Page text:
One of the best known examples making use of protein modification, the so-called glycoengineering, is the half-life extension of Aranesp [48, 191]. After introducing 48 N-linked positions and evaluating 62 constructs, the terminal half-life of Aranesp with two additional N-glycans is approximately 3-fold longer than that of wild-type Epoetin Alfa when administered intravenously. This is due to the fact that glycosylation can shield nonspecific proteolytic degradation, reduce renal clearance by negatively charged sialic acids at glycan chain termini, and decrease kidney glomerular filtration by increased molecular weight and hydrodynamic radius of the glycoprotein.

Glycoengineering has also been applied to improve the solubility and physicochemical properties of therapeutic proteins such as antibodies. Introducing N-linked glycans into antibody framework regions can increase protein solubility by more than 50-fold [49]. Similar results are obtained when an N-linked site is introduced to the CDR region [50].

O-linked glycan has also been applied to protein engineering. The carboxyl-terminal peptide (CTP) of human chorionic gonadotropin-β-subunit [52] contains several proline and serine residues and four O-linked oligosaccharides sites. When this CTP sequence is fused to human follitropin [192], erythropoietin [51], or human growth hormone [193], it increases the half-life of the fusion proteins in the circulation. This is also presumably due to the negatively charged sialic acids on the O-linked glycans that decrease renal clearance and glomerular filtration.

Modifying proteolytic processing is another strategy for improving therapeutic efficacy. Engineering an N-terminal glutamine to form pyroglutamate has been successfully applied to restore cellular activity of a peptide-antibody fusion by preventing N-terminal protein degradation [53]. Modifying proteolytic specificity of activated protein C toward serine protease inhibitor family proteins has helped improve their pharmacokinetic profiles [194]. Pipe and Kaufman generated an protease resistant FVIIIa by eliminating two APC cleavage sites at Arg336 and Arg562 [54].

6.2. Applications in Cell Line Engineering

Genetic engineering of host cell lines has proven to be a practical tool to obtain therapeutic proteins with improved properties. Due to the importance and prevalence of glycosylation on therapeutic proteins, a significant progress in cell line engineering by utilizing glycosylation pathways has been made for the past two decades [9, 10, 144, 195, 196].

Terminal capping of glycans with sialic acids improves in vivo circulation half-life of glycoproteins because of negative charge and unrecognization of asialoglycoproteins and mannose receptors. A number of cell line engineering efforts have been put in place. Overexpressing GnTIV and GnTV have been found to increase glycan proportion with triantennary and tetra-antennary structures [197, 198]. Further overexpressing ST3 β-galactoside α-2,6-sialyltransferase IV (ST3GalIV) and/or ST6 β-galactoside α-2,6-sialyltransferase I (ST6GalI) increases sialylation up to 80%. ST6GalI, which transfers sialic acid in an α2,6-linkage, is not expressed in CHO. Overexpressing this gene increases the α-2,6-linked sialic acid over α-2,3-linked sialic acid, which is reported to improve circulation half-life [199, 200]. Overexpression of both β-1,4-galactosyltransferase and ST3Gal also improves sialylation [58, 201].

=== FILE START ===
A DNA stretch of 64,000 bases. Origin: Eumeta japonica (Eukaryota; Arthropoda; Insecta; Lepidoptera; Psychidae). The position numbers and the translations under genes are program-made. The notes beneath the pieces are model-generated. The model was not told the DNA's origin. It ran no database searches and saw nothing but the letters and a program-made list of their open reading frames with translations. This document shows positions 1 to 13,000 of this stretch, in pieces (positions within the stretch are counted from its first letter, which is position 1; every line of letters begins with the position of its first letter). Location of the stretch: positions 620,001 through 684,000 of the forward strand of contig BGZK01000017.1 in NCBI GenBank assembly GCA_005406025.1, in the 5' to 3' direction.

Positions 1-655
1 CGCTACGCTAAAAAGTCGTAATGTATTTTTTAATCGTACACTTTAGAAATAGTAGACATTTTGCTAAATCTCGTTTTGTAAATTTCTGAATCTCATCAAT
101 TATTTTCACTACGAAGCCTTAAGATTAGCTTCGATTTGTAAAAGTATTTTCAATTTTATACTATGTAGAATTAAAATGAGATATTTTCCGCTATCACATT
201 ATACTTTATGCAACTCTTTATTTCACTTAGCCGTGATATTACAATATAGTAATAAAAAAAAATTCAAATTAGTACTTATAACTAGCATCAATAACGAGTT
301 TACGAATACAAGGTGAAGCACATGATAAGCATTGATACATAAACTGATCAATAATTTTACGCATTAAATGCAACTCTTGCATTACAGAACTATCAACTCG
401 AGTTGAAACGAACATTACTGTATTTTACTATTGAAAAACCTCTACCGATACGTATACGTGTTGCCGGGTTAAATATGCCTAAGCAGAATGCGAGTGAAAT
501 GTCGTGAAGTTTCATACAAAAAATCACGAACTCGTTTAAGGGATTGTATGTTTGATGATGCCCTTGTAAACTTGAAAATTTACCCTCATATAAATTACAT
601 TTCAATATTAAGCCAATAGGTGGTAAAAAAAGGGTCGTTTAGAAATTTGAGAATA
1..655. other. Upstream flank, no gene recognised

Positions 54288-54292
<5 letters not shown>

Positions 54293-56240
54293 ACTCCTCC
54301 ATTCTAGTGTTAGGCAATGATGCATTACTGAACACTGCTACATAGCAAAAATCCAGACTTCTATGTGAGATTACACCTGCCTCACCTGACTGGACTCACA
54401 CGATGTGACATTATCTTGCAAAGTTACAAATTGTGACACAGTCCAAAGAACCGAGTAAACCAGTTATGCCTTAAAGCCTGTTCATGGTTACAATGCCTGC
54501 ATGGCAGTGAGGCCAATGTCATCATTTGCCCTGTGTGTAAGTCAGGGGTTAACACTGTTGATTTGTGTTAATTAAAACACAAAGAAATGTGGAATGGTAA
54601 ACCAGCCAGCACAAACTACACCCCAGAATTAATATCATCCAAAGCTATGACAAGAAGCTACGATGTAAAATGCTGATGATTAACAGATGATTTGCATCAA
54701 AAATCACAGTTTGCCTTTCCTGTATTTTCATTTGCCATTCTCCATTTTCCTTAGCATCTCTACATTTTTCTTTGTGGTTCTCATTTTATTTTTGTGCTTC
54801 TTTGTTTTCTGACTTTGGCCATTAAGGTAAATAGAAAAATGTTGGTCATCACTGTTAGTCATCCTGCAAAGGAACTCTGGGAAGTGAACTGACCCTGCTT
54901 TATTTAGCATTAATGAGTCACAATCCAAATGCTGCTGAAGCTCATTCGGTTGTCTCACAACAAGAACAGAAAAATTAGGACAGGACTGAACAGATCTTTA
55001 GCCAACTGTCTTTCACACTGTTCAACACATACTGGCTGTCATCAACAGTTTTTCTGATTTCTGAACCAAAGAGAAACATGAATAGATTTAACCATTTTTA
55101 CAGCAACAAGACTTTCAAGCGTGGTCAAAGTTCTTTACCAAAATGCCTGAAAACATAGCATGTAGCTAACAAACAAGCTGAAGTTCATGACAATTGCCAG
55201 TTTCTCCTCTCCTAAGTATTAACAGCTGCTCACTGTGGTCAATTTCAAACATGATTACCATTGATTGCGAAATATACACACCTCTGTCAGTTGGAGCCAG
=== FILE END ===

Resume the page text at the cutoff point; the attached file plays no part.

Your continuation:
Sialidase can degrade sialic acid when released into the culture due to cell lysis [202, 203]. Sialidase knockdown with stable antisense or siRNA in CHO is found to increase sialic acid content of recombinant glycoproteins [59, 60]. Overexpressing CMP-sialic acid transporter is shown to improve IFN-γ sialylation [56]. Overexpressing a key enzyme GNE for sialic acid synthesis can also improve sialylation of recombinant EPO [57]. A combinatorial approach with ST3Gal, CMP-sialic acid synthase, and CMP-sialic acid transporter, is found to better improve sialylation than overexpressing individual gene alone [55, 58].

On the other end, to generate antibody with reduced sialylation, the catalytic domain of the arthrobacter ureafaciens sialidase is stably expressed in mammalian cells [70]. The soluble sialidase A is secreted into medium where it is capable of removing sialic acid thoroughly from antibodies. The low sialylated antibody possesses improved antibody-dependent cellular cytotoxicity (ADCC) activity.

N-acetylneuraminic acid (Neu5Ac) can be converted into N-glycolylneuraminic acid (NeuGc) by CMP-sialic acid hydroxylase. NeuGc is not produced by human and therefore immunogenic, antisense knockdown of CMP-sialic acid hydroxylase has been engineered in CHO to reduce NeuGc down to 1% [61].

O-linked glycan such as sialyl Lewis X ( ) in E-Selectin protein is important for mediating cell adhesion. This glycan formation can be promoted by overexpressing β1,6-N-acetyl-glucosaminyl-transferase (C2GnT) and fucosyltransferase 6 (Fut6), as well as downregulating ST3Gal [62, 63].